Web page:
1. Connecting Communities through Action
2. River Valley Connections
3. Transforming the Landscape
Support Our Projects
Events and Activities
Community and Volunteering
January 26, 2023 by Mark Knight
Balancing the requirements between food production and looking after a scheduled monument is a difficult one for any landowner but when your site is of national significance and there’s nothing visible on the ground, it takes something of a leap of faith.
Near to Alrewas, along the very busy A38 trunk road, lying quietly between the road, the railway, quarry and modern warehouse, is one of Britain’s most remarkable Neolithic sites, the Catholme Ceremonial Complex. Discovered from aerial photography in the 1960s and only first excavated in the early 2000s, this site is an enigma: a series of ritual monuments spanning nearly two millennia of use. This began with a cursus, which was created some 5,500 years ago. Cursuses are very rare and little understood, and the remains are usually just a set of parallel ditches, ranging in length from 50m to more than 3km. The spoil from the ditches was banked on the outside of the ditch (therefore not defensive in nature) and created a separate space within which ritual or ceremonial activities could take place. The Catholme cursus is 45m wide and runs for approximately 100m before being lost under modern farm buildings. Their function is unknown although they always have a specific alignment (often east-west) and the ones in the Trent valley are associated with the river, perhaps as a buffer zone between the secular world and sacred sites. They are connected with ritual and sacred purposes, probably ceremonial, processional and certainly connected with the rivers.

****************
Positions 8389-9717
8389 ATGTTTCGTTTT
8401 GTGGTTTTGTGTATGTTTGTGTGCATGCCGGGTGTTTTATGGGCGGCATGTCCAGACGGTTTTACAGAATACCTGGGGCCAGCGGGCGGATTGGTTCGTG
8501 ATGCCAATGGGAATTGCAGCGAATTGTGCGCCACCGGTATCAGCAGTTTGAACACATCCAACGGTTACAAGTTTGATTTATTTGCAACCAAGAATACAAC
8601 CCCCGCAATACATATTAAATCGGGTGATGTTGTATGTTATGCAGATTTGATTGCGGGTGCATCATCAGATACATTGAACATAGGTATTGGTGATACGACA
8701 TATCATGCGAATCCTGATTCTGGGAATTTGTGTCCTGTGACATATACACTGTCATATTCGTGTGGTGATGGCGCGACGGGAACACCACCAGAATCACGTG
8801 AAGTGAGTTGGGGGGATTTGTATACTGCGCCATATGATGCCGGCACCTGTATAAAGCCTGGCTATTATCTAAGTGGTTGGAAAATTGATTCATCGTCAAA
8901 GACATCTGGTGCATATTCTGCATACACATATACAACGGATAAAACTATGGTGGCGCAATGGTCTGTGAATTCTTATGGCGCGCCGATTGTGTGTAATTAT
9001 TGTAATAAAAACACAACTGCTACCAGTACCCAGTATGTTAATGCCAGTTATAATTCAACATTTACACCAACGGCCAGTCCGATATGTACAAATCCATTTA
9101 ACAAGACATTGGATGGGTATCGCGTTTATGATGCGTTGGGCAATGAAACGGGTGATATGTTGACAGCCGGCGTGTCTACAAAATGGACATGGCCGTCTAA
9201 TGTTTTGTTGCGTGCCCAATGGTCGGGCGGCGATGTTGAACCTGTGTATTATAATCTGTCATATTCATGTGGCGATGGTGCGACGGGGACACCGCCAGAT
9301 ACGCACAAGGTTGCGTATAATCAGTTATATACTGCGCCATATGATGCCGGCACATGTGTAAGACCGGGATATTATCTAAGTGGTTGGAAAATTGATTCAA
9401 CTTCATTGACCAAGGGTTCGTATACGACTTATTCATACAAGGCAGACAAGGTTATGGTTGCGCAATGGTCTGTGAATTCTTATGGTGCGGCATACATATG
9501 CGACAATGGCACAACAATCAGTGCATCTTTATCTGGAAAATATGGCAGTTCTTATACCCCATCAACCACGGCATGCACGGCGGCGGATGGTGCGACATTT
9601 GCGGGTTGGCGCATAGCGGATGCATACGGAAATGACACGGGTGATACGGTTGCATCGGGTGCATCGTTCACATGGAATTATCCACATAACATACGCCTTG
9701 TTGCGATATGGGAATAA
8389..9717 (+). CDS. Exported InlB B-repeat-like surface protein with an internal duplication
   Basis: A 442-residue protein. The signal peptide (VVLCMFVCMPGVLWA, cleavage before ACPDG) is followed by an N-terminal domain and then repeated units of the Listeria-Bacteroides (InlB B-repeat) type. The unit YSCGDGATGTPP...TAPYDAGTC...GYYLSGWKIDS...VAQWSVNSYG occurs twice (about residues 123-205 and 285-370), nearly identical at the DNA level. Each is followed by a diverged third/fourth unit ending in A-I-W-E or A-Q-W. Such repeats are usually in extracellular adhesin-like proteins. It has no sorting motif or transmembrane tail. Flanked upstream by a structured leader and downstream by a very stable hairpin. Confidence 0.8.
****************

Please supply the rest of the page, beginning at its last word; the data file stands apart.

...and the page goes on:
Next came the Sunburst Monument, a series of radiating pits with a central near-circular ditch and bank. This is the only known feature of this type and its purpose is unknown. A later funereal interment of a beaker period inhumation and pottery vessel was discovered in the centre of the monument during the investigation in 2004. The final phase of Neolithic activity was the erection of a massive ‘Woodhenge’ style monument to the east of the Sunburst, and offset from both it and the cursus. Solar alignments with a range of hills to the south for the winter solstice have been suggested. This monument has a series of radiating post holes which would have held huge tree trunks, with a central circular space.
Individually these monuments represent something very special but taken together it would be hard to overstate the importance of this site, despite there being nothing at all to see on the ground now.
TTTV, Historic England and our archaeological specialists have undertaken an investigation of the Sunburst and ‘Woodhenge’ monuments using the COSMIC+ method (Conservation of Scheduled Monuments in Cultivation) to assess the current state of the archaeology of these nationally important monuments. This will also help and support farmers in preserving our precious heritage.
We’ll be able to provide a further update once the report is back from our specialists.
Dr Mark Knight
Cultural Heritage Officer
Transforming The Trent Valley Partnership
Sign up to our free e-newsletter by entering your email in the field below.You can unsubscribe at any time and we promise not share your details with anyone else.